President Chirac: Time to pressure Putin on Kyoto

Press release - 19 February, 2003
Chirac needs to pursuade the Russian President to ratify the Kyoto Protocol.

The Kyoto Protocol is about cutting greenhouse gases. Wind power is one way of providing energy without greenhouse pollution.

WWF and Greenpeace today urged the French President Chirac and Prime Minister Raffarin to take a firm stance and exhaust all possible measures to ensure Russia's ratification of the Kyoto Protocol.

In the past, France has taken credit for climate action through strong public statements on the Kyoto Protocol. This week, it is hosting the Intergovernmental Panel on Climate Change Meeting in Paris, the annual gathering of the Panel. WWF and Greenpeace believe that high level officials at the meeting must make a firm commitment to pursue ratification of the Kyoto Protocol by Russia.

"France missed out on a prime opportunity when President Putin visited Paris last week," said Jennifer Morgan, Director of WWF's Climate Change Programme. "President Chirac must step up and ensure that his leadership on climate change is not doubted. The French government must engage now, to ensure that Russia ratifies the Kyoto Protocol."

Recently, Chancellor Schroeder and Prime Minister Blair wrote to President Putin urging his government to speed up the ratification process. Russia reacted positively, as plans to ratify Kyoto have moved forward according to Russia officials in recent press reports.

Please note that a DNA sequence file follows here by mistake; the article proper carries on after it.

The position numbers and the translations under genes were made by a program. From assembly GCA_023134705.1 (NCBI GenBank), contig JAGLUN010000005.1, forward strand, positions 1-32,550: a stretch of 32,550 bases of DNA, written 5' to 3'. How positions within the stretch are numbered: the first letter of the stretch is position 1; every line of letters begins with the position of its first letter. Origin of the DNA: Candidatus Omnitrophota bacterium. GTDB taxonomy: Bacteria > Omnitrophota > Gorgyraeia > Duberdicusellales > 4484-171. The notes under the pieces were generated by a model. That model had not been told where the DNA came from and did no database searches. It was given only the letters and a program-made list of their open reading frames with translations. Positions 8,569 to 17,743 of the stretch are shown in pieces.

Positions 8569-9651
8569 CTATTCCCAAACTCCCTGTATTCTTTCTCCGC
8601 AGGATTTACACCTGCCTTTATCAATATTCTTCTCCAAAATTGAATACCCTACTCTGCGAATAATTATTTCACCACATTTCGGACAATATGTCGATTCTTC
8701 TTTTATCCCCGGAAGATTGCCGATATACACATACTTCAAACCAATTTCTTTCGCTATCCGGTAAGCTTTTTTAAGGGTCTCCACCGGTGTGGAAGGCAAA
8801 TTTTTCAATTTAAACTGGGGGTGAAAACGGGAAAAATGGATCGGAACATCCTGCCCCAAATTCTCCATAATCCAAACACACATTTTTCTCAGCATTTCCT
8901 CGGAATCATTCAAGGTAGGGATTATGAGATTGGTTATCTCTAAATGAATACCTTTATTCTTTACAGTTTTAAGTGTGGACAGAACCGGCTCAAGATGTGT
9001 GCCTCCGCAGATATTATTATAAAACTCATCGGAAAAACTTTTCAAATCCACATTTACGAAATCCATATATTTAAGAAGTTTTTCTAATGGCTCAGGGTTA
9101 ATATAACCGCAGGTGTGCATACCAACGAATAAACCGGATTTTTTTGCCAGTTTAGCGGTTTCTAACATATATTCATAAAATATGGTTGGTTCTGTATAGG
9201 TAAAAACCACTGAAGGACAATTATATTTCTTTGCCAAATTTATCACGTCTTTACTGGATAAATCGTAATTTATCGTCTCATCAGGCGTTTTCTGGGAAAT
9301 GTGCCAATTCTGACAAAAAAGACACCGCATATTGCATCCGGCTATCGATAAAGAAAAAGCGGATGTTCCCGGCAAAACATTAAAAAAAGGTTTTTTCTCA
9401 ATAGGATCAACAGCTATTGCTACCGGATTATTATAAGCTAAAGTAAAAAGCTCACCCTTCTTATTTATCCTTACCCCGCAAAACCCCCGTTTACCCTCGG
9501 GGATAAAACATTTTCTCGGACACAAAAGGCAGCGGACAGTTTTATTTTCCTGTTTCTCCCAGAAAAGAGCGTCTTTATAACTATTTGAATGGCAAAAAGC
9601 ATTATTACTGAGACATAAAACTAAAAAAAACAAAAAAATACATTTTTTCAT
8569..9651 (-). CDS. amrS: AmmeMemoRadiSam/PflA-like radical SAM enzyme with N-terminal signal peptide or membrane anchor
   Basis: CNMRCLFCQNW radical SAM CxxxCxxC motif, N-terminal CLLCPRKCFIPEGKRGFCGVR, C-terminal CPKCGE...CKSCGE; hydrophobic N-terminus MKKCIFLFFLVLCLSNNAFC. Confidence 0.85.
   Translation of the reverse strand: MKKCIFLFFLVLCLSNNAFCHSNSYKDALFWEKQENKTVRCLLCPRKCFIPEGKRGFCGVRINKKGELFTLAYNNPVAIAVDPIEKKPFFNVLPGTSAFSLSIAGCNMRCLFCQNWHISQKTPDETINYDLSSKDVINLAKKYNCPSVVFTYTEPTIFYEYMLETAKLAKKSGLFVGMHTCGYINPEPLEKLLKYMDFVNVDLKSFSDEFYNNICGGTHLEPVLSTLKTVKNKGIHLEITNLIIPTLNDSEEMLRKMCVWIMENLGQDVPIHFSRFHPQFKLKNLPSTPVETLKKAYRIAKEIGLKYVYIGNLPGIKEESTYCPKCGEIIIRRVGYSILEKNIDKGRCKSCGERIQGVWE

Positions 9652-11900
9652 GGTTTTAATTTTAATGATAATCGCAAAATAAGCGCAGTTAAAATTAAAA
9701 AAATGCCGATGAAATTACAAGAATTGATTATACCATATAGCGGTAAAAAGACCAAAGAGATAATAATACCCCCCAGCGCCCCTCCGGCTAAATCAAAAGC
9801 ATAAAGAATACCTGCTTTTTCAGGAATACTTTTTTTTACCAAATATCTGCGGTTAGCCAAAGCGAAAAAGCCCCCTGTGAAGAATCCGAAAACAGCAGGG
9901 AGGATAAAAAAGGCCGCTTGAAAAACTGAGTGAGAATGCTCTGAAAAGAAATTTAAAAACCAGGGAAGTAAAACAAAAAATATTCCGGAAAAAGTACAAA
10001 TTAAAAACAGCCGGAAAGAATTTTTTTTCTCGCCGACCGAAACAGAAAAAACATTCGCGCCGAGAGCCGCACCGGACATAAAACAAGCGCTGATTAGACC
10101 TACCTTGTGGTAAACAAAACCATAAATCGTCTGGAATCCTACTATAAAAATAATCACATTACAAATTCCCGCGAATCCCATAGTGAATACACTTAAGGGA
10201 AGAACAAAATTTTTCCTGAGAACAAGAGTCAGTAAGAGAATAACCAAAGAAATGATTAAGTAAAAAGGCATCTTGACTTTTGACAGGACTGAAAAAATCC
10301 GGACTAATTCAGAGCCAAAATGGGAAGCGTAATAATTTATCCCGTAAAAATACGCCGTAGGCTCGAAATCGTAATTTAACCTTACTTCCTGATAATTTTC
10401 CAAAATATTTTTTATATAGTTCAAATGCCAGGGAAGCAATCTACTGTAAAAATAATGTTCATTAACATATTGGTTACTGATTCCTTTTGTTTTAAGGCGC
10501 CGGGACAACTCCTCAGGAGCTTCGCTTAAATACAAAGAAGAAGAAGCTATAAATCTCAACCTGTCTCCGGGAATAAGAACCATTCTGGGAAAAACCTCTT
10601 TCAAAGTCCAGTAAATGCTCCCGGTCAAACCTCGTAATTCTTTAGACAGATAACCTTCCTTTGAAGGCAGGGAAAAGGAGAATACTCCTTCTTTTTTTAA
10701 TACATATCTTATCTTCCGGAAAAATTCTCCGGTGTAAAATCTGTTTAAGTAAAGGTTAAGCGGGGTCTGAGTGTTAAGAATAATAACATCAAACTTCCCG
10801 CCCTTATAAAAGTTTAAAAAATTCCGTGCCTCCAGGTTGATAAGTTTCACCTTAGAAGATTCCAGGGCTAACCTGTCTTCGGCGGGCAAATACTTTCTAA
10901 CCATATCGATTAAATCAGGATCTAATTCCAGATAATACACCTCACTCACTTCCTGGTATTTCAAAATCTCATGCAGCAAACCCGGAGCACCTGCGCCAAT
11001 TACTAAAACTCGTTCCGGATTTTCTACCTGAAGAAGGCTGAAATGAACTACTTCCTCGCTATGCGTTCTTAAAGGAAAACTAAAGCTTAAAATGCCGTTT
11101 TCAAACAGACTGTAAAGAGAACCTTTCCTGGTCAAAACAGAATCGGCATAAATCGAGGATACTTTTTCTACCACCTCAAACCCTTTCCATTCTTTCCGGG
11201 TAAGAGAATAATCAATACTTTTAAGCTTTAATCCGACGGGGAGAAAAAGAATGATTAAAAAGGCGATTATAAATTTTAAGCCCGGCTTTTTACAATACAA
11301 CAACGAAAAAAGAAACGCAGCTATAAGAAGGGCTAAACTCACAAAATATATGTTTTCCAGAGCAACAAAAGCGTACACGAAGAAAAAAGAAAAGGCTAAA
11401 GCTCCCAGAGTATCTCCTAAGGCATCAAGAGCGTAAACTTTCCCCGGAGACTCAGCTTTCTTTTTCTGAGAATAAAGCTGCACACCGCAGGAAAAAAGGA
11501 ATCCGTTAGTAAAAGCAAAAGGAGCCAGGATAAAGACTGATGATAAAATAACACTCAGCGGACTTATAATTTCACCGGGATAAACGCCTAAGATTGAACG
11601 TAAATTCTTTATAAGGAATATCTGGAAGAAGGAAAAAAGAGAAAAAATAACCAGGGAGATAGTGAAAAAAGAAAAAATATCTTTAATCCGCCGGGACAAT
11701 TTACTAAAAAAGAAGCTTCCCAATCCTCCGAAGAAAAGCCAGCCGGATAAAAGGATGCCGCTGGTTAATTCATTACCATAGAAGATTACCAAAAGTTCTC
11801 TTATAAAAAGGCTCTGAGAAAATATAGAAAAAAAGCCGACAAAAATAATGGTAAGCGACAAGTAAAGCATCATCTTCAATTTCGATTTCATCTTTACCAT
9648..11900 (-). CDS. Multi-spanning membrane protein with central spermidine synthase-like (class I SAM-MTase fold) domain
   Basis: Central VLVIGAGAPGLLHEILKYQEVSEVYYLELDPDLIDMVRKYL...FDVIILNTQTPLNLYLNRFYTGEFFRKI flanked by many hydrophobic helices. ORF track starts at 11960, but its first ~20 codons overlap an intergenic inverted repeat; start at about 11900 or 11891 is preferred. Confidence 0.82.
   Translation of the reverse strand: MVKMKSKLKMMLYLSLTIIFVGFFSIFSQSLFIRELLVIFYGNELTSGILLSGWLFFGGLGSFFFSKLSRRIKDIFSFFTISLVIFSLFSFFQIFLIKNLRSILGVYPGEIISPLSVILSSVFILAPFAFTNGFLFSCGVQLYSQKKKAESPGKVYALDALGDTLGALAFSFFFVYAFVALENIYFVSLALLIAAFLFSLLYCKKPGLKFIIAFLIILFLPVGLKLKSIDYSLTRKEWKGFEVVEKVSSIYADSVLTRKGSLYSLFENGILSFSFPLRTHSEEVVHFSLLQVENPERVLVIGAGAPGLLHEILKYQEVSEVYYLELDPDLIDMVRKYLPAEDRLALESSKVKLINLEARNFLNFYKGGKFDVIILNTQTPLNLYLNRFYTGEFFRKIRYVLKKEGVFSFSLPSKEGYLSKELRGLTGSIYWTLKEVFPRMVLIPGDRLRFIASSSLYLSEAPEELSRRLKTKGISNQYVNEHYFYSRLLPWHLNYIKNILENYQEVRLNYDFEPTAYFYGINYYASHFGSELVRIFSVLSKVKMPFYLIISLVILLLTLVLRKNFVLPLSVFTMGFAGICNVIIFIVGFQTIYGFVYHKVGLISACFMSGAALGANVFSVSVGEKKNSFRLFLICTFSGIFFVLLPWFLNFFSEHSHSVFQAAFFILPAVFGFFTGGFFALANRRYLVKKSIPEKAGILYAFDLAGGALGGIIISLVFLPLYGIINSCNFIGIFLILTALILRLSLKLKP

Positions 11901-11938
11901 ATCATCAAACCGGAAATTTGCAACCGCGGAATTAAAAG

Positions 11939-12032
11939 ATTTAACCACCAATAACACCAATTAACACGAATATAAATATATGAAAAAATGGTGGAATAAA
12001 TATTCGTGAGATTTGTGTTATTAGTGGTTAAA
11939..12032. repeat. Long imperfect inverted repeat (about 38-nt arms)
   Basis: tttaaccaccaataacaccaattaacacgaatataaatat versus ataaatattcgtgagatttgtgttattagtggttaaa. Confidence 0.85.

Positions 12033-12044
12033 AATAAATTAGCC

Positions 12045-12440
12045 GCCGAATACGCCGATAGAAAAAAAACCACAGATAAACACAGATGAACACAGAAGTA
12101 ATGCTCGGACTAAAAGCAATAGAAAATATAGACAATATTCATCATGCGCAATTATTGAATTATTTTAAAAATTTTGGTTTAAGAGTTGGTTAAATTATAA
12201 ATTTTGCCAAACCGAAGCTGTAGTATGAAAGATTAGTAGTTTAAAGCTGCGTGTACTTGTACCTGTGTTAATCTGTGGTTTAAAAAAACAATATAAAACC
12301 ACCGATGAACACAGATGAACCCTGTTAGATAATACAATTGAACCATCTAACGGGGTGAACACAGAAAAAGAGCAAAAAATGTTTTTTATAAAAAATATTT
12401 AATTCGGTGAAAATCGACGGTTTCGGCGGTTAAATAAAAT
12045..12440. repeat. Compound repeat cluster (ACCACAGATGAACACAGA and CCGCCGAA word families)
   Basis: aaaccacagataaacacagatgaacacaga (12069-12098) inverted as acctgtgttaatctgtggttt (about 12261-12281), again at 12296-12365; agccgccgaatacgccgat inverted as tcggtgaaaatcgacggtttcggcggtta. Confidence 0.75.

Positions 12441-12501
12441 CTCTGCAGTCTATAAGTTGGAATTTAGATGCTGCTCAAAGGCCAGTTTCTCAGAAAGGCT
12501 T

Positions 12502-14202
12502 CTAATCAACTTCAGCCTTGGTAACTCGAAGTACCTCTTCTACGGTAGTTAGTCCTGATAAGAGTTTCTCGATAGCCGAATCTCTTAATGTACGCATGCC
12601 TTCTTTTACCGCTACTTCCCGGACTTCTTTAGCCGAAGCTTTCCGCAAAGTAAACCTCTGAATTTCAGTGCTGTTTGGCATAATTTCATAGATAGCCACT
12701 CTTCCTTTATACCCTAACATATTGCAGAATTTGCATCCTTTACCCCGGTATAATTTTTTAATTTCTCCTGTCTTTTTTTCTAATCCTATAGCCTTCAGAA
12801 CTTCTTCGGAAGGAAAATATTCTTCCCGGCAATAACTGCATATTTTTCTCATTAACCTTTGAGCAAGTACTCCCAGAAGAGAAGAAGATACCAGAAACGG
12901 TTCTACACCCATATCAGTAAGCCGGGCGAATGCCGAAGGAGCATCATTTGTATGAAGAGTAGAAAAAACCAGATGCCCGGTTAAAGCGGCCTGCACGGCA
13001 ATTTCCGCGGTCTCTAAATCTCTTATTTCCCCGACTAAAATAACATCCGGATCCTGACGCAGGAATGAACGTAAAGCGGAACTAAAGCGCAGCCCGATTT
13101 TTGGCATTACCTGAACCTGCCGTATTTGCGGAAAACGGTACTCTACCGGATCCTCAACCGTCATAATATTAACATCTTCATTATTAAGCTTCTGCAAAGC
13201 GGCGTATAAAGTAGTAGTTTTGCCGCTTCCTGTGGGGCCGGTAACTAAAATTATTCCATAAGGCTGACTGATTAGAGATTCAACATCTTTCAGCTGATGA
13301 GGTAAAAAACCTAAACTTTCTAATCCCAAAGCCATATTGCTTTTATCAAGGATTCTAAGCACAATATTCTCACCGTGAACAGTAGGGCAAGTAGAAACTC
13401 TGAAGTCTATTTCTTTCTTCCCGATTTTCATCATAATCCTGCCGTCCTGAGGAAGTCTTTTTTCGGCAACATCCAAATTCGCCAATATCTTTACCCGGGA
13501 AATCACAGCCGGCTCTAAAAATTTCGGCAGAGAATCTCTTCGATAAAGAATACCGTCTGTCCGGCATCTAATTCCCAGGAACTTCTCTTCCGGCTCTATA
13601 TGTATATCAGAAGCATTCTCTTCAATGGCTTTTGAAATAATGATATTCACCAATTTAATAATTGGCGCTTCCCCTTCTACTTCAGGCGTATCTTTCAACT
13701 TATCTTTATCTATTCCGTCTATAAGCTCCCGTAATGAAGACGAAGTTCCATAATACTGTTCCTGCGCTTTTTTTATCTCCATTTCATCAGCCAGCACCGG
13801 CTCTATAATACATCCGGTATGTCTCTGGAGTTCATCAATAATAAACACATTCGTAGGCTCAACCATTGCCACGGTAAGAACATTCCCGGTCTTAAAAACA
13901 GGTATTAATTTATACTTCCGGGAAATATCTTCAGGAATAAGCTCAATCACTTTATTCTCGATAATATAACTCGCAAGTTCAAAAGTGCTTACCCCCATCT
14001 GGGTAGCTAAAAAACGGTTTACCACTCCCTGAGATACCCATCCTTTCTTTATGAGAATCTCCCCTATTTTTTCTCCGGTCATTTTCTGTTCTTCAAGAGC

"What will Chirac's Kyoto legacy be," asked Steve Sawyer, Director of the Greenpeace climate change campaign. "It is now up to France to add its weight to the European push to get Russia to ratify the Kyoto Protocol." Greenpeace and WWF recently sent a letter to President Chirac asking him to write to President Putin and urge ratification.

Making the Kyoto Protocol international law is an essential first step in the effort to curb climate change. It is the world's only agreement for limiting global warming pollution. It is also the basis for increasingly effective global action against climate change in the coming decades. Only Russia is needed for the Kyoto Protocol to become international law